I heard a story the other day about an assistant manager who had recently been transferred into a major garage run by a national operator. The deal was that this fellow had been working in a facility that had the same revenue control equipment as did his new garage. It was a perfect match.
His new manager asked him how he liked the equipment and was told that it was really never used at the old garage. Seems that the cashiers would simply turn in their reports each day and they would use those reports to transfer data to their managers up the line. The fancy-dancy revenue system, that had cost the owner hundreds of thousands, went unused, or used as a "gate popper" and nothing more.
This chap didn’t have a clue — the entire purpose of the RC equipment is to ensure that the cashiers have not dipped into the till. You can’t do that if you don’t use the system and simply trust the cashiers to report what they want. The excuse that "well, the numbers are always off on the system report" simply doesn’t cut it. If they are really off, then the system should be junked or fixed. However often they are off because the cashier makes them off.
There are many cases where auditors find reams of reports that obviously have been run but never read. Stacks of paper in the corner gathering dust. This is, of course, the fault of everyone in the management ladder. No one is looking at the source documents. Plus, if for some reason, the reports from the system doesn’t readily provide the information needed by management (and I can’t believe that this is the case) then some ‘tweaking’ needs to be done to get the data.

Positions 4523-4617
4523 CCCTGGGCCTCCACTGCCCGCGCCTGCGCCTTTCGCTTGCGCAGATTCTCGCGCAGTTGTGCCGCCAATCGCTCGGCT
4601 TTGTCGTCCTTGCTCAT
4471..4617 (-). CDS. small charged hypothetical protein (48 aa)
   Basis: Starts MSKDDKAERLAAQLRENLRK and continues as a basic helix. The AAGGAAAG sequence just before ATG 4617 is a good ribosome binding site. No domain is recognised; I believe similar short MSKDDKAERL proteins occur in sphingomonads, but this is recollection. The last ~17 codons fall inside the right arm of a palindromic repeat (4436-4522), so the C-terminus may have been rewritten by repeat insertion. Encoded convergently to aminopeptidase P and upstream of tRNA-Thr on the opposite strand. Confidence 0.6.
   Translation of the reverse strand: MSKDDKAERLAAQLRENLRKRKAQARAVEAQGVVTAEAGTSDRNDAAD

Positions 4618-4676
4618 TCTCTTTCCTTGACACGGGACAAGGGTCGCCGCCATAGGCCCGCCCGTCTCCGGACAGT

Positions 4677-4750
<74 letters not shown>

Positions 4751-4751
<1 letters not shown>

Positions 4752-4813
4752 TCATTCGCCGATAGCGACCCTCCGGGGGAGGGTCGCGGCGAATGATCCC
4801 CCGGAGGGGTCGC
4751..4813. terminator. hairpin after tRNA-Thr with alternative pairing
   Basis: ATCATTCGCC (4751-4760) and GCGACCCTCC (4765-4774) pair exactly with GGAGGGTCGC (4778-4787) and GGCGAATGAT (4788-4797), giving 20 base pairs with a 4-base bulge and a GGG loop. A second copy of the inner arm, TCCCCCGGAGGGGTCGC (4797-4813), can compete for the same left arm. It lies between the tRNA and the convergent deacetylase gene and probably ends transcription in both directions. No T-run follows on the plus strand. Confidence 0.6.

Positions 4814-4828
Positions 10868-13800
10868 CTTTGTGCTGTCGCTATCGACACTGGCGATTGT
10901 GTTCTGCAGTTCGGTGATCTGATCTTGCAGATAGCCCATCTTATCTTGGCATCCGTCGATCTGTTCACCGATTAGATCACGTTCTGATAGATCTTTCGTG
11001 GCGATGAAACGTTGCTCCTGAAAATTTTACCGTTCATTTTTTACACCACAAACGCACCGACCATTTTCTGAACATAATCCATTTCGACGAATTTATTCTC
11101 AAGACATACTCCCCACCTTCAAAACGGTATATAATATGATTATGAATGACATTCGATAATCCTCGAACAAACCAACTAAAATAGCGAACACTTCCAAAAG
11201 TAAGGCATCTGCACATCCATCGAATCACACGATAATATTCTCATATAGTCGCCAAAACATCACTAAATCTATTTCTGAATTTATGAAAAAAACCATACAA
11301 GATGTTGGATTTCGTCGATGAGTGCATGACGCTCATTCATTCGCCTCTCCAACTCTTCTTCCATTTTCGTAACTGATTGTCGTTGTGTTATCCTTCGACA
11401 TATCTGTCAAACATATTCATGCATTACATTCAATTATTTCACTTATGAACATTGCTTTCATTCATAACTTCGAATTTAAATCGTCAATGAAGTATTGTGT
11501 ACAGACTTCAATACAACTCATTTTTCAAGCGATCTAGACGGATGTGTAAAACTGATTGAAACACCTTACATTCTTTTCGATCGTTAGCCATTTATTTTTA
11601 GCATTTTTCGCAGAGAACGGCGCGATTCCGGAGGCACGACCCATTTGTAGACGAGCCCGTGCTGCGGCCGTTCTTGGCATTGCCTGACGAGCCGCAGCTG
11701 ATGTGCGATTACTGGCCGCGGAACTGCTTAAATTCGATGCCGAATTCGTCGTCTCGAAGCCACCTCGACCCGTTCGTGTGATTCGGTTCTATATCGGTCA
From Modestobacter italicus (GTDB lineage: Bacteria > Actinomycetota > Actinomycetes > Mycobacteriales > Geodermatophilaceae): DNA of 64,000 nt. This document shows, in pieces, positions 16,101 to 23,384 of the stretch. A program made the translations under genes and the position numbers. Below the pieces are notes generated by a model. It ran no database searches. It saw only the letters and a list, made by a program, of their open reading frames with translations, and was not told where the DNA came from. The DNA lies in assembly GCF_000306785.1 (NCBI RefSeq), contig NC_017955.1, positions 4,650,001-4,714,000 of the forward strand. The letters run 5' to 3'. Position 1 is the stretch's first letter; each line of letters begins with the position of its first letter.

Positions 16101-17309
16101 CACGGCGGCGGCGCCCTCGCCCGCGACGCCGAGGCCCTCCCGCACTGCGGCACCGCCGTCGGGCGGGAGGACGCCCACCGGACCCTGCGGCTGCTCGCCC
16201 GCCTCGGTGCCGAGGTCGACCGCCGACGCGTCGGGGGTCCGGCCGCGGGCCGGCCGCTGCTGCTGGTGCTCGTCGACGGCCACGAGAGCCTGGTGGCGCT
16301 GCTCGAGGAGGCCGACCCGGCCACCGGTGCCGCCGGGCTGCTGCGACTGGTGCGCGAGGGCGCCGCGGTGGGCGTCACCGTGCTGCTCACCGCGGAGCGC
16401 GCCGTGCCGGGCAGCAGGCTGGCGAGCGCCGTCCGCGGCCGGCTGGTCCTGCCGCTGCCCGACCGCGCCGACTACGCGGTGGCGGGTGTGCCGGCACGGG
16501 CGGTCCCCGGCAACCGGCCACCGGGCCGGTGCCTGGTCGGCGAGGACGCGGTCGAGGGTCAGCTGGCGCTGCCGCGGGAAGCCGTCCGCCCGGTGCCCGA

To simply ignore the information or not use the features of a complex system, is malfeasance.
I’m not really surprised, however, as one company did a study and found that upwards of 90% of a system’s features go unused. Yes, ninety percent. All those reports, features, and "must haves" required by the operator, are simply not used. Could this be the problem in San Francisco commented on below?